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US-based Pfizer has reported results from two Phase II trials of its recombinant vaccine candidate ‘bivalent rLP2086’ being developed for the prevention of invasive meningococcal disease caused by Neisseria meningitidis serogroup B in ten to 25 year olds.

The company said that in both trials, bivalent rLP2086 was observed to generate bactericidal responses, a measurement of functional immune response, against diverse meningococcal serogroup B test strains following either two or three doses.

In addition, in the trial evaluating co-administration of bivalent rLP2086 and a diphtheria, tetanus, pertussis and inactivated polio vaccine (dTaP-IPV), no impact was observed on the immune response to the dTaP-IPV vaccine.

Pfizer senior vice-president of vaccine research and development Emilio Emini said disease caused by meningococcus serogroup B is serious and unpredictable.

"The disease is difficult to recognise early and progresses rapidly, making preventive vaccination especially important," Emini said.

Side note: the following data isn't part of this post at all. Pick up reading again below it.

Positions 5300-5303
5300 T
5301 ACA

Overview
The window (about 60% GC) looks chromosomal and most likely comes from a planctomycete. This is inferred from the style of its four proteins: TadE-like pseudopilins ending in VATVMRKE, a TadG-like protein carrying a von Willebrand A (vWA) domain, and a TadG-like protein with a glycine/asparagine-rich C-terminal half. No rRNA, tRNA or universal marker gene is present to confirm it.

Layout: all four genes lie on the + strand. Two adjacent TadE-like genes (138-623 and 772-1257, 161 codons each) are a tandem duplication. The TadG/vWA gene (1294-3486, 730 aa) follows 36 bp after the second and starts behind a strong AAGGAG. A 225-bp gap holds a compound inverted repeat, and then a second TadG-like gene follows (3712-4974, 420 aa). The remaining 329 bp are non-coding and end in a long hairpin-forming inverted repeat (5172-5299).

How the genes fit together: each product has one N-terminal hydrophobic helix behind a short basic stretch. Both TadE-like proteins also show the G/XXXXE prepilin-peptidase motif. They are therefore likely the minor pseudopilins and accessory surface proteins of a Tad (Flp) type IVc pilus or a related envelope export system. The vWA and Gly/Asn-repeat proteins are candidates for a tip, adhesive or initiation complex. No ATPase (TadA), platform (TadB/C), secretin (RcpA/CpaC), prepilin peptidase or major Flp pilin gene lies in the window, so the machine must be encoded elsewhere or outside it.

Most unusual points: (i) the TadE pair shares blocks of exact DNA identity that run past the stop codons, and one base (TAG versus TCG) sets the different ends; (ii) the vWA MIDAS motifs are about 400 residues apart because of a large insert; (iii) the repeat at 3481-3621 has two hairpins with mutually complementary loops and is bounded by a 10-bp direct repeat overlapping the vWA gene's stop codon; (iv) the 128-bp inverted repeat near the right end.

"We are encouraged by the safety and tolerability data for our investigational vaccine candidate, bivalent rLP2086, and its potential to help prevent this devastating disease.

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"We look forward to continuing the development of this critically needed vaccine and working with regulatory authorities to make it available to adolescents and young adults."

"We are encouraged by the safety and tolerability data for our investigational vaccine candidate, bivalent rLP2086, and its potential to help prevent this devastating disease."

Of the two trials, the first Phase II, randomised, placebo-controlled, single-blind trial evaluated the safety, tolerability and immunogenicity of bivalent rLP2086 in healthy adolescents aged 11 to 18 years in two and three-dose schedules.

In this trial, the immune responses to bivalent rLP2086 were measured using a serum bactericidal assay with human complement (hSBA) and the most common local reaction observed was mild-to-moderate injection site pain; headache and fatigue were the most common systemic events.

The second Phase II, randomised, placebo-controlled trial assessed the effects of co-administration of bivalent rLP2086 with a dTaP-IPV vaccine in healthy adolescents aged 11 to 18 years.

According to the company, when given with bivalent rLP2086, dTaP-IPV generated immune responses that are consistent with those observed following administration of dTaP-IPV alone.

The company is carrying out a global clinical development programme for bivalent rLP2086, which includes both Phase II and Phase III trials evaluating more than 20,000 participants, with 14,000 receiving the investigational vaccine.

In March, the company had secured breakthrough therapy designation for bivalent rLP2086 from the US Food and Drug Administration (FDA).

Image: Pfizer world headquarters. Photo: courtesy of Jim.henderson.